RD and DU Profile of BCG Mexico strains
Our RD and DU profile analysis of BCG Mexico 1931 demonstrated the presence of the RD8, RD14, RD16 and RD Danish/Glaxo regions and the absence of the RD1, RD2 and N-RD18 regions, as well as a single copy of the insertion sequence IS6110. These properties are similar to those observed for BCG Phipps and BCG Tice (Table ). In contrast, BCG Mexico 1988 and BCG Mexico 1997 exhibited identical RD and DU profiles, with the RD1, RD2 and RD Danish/Glaxo regions and one copy of IS6110 missing (Table ). This profile is identical to that of BCG Danish. The absence of the RD Danish/Glaxo region, which is specific to BCG Danish, in BCG Mexico 1988 and 1997 confirms this result and is consistent with historical records indicating that BCG vaccine production in Mexico utilised the BCG Danish 1331 strain beginning in 1970.
Region of difference (RD) profiles in BCG Mexico strains.
The amplification pattern of DU regions in BCG Mexico 1931 indicated duplication of DU2-IV, in contrast to those of BCG Mexico 1988 and BCG Mexico 1997, which showed duplication of DU2-III (Table ). These differences in RDs and DUs confirm that BCG Mexico 1931 is a different strain from BCG Mexico 1988 and 1997, which are related to BCG Danish.
The above results and subsequent sequencing of the BCG Mexico 1931 genome place this strain in DU2 group IV within the genealogy of BCG strains (Figure ). These results differ from findings of previous studies in which BCG Mexico was placed in DU2 group III as a strain derived from BCG Danish, which is an erroneous result that can be attributed to the different BCG vaccine production periods in Mexico [17
Figure 1 Genealogy of BCG vaccines, adapted from Brosch et al. . The BCG Mexico 1931 strain was included in this study.
Genome Sequence of BCG Mexico 1931
Mycobacterium bovis BCG Mexico 1931 has a circular chromosome of 4,350,386 bp with an overall G+C content of 65.7% [GenBank: CP002095]. The genome contains 3,904 genes that encode proteins (CDS), three genes that encode rRNAs and 45 genes that encode tRNAs. Additionally, 29 possible pseudogenes have been identified (Figure ). The BCG Mexico 1931 genome is 20 Kb smaller than those of BCG Pasteur 1173P2 (4,374,522 bp) and BCG Tokyo 172 (4,371,711 bp). The differences between BCG Mexico 1931 and BCG Pasteur are due to lack of DU1, the presence of specific deletions and the presence of RD14 in BCG Mexico 1931. With respect to BCG Tokyo 172, the difference in genome size can be explained by the loss of RD2, N-RD18 and one copy of insertion sequence IS6110 as well as by differences in the size of DU2 (Figure ).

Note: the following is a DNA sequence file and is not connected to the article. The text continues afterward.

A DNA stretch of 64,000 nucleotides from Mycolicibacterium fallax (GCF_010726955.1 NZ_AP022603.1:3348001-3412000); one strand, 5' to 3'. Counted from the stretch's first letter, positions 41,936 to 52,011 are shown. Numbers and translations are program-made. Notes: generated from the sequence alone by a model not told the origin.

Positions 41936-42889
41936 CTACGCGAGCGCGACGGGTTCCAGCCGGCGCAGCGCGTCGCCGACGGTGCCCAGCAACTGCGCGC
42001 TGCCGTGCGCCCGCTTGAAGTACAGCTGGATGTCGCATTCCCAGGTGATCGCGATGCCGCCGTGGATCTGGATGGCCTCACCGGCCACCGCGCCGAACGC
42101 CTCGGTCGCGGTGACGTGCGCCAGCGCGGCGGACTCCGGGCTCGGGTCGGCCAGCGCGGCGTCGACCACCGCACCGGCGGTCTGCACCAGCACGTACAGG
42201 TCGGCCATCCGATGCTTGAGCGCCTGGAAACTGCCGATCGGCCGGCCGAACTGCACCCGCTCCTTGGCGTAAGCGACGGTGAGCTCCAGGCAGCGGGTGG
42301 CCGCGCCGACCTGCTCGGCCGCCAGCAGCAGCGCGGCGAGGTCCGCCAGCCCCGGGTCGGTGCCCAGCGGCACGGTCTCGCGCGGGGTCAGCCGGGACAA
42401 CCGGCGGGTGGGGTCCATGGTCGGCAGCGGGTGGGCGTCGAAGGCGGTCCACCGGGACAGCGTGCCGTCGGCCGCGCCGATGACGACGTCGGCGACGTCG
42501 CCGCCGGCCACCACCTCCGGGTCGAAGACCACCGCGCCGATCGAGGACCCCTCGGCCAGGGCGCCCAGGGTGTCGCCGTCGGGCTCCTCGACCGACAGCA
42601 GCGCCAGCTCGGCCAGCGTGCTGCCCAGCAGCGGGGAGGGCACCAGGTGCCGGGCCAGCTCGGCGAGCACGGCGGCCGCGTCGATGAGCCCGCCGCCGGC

Figure 2 Circular map of the M. bovis BCG Mexico 1931 chromosome. The scale is in bases and is shown in the black outer circle. The dark blue circle shows forward-strand CDS, and the light blue circle shows reverse-strand CDS. The next two circles moving inward (more ...)
The genome of BCG Mexico 1931 contains fewer genes (3,904) than those of BCG Pasteur (3,954) and BCG Tokyo (4,033) [9
]. This variation is due to the presence of different RDs in each strain and to differences in the criteria used for annotation of hypothetical proteins not previously described in other BCG strains but annotated in M. tuberculosis
strains (GenBank database).
A comparison of the BCG Mexico 1931 genome sequence with those of BCG Pasteur and BCG Tokyo revealed 95 SNPs and three new RD regions, which were designated RDMex01 (53 bp), RDMex02 (655 bp) and RDMex03 (2,847 bp). These regions were deleted in the BCG Mexico 1931 sequence based on alignment with the BCG Pasteur and BCG Tokyo sequences. The deletions were confirmed by alignment with the M. tuberculosis and M. bovis sequences. These new RD regions led to the loss of three genes [BCG3923, BCG3924 and BCG3925c (whiB6)] and the partial deletion of two genes [(BCG3926 and BCG3889 (fadD23)] in BCG Mexico 1931 (Table ). Interestingly, a PCR screen of these regions in nine BCG strains (Birkhaug, Connaught, Danish, Frappier, Moreau, Phipps, Tice, Tokyo and Sweden) showed that the RDMex02 and RDMex03 regions have been lost only in BCG Mexico 1931 and can therefore be used as molecular markers for this strain.